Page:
Watching Jay Cutler this year will be fun.
Watching the offensive line that blocks for him? Not so much, if Dolphins-Ravens was a leading indicator.
Thursday night was Cutler’s grand unveiling — a 31-7 loss to the Ravens — and while the sample size was small, he showed just enough to justify the hype.
Cutler (3 of 6, 24 yards) was nimble in the pocket. He was smart with the ball. And his arm was as strong as ever.
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But Cutler’s best play — a 31-yard sideline bullet to DeVante Parker — didn’t count.
And that’s part of Miami’s problem, one that hasn’t been fixed for the better part of a decade.
Sam Young was the Ravens’ most effective defender on that play.
Sam Young, in case you forgot, plays for the Dolphins.
He’s supposed to be a reserve, but was Miami’s starting right tackle Thursday. Ja’Wuan James was out with a shoulder injury.
Young wasn’t good. He committed holding penalties on consecutive plays — including the Cutler-to-Parker connection — and erased 50 yards of offense from the stat sheet.
And he wasn’t the only one who struggled. Somebody up the middle forgot to block Za’Darius Smith in the first half, and Cutler would have gotten crushed had he held onto the ball for another second.
Now in Miami’s defense, the line you saw Thursday night won’t be the line you see in Week 1 of the regular season. Three starters or potential starters didn’t play: James (shoulder injury), Mike Pouncey (hip) and Kraig Urbik (back).
But Laremy Tunsil will start Week 1, and even he had a false start.
More telling than any of that, however:
After two series, the Dolphins’ two Jays (Cutler and Ajayi, cleared this week from the concussion protocol) were pulled from the game.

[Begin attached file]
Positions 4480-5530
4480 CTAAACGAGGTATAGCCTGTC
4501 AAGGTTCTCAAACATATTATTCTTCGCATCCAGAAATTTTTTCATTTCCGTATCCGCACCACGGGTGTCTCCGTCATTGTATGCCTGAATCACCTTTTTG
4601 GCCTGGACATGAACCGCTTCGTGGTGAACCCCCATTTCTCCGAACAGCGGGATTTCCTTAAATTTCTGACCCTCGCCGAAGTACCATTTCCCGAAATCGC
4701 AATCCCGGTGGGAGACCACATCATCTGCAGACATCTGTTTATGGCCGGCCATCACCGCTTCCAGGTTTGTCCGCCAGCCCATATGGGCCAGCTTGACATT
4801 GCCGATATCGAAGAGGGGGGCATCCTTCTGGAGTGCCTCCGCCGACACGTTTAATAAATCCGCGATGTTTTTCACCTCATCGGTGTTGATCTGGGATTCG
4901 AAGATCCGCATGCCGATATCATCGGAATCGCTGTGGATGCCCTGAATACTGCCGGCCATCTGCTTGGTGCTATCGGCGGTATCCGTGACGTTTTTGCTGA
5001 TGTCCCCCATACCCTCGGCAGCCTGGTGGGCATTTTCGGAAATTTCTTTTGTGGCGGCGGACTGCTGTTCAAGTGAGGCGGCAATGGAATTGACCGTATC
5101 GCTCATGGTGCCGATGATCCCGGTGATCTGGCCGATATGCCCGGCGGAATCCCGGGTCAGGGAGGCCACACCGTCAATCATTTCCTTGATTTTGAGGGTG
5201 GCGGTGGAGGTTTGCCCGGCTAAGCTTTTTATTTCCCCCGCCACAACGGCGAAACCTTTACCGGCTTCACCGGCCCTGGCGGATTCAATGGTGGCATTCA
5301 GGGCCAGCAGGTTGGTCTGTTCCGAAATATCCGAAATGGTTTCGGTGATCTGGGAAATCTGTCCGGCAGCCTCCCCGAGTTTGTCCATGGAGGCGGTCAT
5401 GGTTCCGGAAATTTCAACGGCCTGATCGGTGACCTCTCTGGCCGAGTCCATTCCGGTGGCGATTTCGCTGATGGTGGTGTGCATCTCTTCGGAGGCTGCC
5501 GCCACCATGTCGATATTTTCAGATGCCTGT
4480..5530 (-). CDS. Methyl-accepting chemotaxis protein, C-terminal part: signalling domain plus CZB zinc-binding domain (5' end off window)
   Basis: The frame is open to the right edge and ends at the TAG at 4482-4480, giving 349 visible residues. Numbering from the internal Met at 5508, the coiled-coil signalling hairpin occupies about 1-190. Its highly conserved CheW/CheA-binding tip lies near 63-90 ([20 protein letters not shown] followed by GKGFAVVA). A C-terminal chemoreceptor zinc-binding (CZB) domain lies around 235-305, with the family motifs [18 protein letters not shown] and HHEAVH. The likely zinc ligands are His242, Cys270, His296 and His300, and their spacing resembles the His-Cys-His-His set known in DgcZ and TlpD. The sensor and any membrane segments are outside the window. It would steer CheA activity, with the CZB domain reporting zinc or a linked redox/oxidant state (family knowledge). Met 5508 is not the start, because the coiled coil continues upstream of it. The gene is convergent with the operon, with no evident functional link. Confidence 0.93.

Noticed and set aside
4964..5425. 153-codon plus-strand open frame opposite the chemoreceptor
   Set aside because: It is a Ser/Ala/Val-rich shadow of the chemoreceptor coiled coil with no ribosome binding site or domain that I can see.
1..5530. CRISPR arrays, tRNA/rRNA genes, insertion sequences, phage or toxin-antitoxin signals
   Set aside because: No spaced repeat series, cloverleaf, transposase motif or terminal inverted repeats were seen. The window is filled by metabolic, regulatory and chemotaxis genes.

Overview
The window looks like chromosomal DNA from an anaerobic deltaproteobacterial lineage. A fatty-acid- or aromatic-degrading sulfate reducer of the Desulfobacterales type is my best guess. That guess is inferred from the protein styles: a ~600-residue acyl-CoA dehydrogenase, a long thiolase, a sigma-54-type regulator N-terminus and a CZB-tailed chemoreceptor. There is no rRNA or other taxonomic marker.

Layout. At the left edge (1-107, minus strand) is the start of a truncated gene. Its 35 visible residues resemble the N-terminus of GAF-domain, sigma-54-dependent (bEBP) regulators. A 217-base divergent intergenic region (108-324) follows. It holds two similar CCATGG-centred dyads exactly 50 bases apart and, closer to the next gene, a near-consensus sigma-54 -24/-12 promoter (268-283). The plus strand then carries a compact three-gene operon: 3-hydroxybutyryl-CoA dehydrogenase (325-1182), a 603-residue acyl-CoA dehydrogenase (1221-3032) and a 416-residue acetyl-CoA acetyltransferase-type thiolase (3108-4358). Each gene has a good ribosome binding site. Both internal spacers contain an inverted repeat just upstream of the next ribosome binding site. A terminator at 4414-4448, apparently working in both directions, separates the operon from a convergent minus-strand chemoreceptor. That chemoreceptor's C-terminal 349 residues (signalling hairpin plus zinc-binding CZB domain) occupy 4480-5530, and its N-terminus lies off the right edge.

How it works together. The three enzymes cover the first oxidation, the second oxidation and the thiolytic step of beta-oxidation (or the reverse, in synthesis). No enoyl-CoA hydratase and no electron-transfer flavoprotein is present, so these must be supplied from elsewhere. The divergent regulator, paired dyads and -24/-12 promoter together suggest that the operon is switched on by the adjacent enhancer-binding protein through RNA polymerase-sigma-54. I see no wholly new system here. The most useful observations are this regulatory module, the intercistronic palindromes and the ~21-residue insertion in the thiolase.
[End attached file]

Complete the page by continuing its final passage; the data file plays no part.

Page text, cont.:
Yet the first-team offensive line was instructed to stay on the field, a sign that the coaches saw what everyone else did: that the group needed more work.
In all, the first-team line was on the field for 17 non-penalty snaps. In that time, the offense managed just 44 yards. That’s a brutal 2.6 yards per.
But it wouldn’t be fair to pick solely on the offensive line.
That would be giving the special teams the short shrift.
Thursday might have been the longest night of Darren Rizzi’s football life.
The pain began midway through the second quarter when Senorise Perry fumbled a punt inside the Dolphins’ 25. (The Ravens scored a touchdown shortly thereafter).
But that was just a warm-up for a confluence of ugly.
Matt Darr had his punt blocked and two Dolphins committed penalties, all on the same play. All those mistakes were understandable though, since backup snapper Winston Chapman fired the ball back before any of his teammates were ready. (Rizzi, the Dolphins’ special teams coordinator, unbridled Chapman on the sidelines.)
Then for good measure, Drew Morgan muffed a punt in the second half.
So yeah, it was bad.
But there were some bright spots Thursday.
Ajayi showed the familiar burst in strength with a 19-yard run (that Young negated with his other hold).
Xavien Howard had an interception. Cordrea Tankersley had one, too.
Byron Maxwell forced two fumbles.
Davon Godchaux might be the Dolphins’ most impactful rookie.
Perry ran hard to the end zone for the Dolphins’ only first-half points.
And then there’s Cutler, the man everyone in the building came to see.
He’ll get more work next Thursday, no doubt, but for now, he showed enough.
“He was good,” Dolphins coach Adam Gase said. “We kind of got the tempo going and got comfortable. He had a couple really nice moves in the pocket, pushing up and making a couple guys miss. We had penalties on the play, so it was negated; but he felt good. He took a hit there on the screen. He’s having fun.”
If only the men blocking for him could say the same.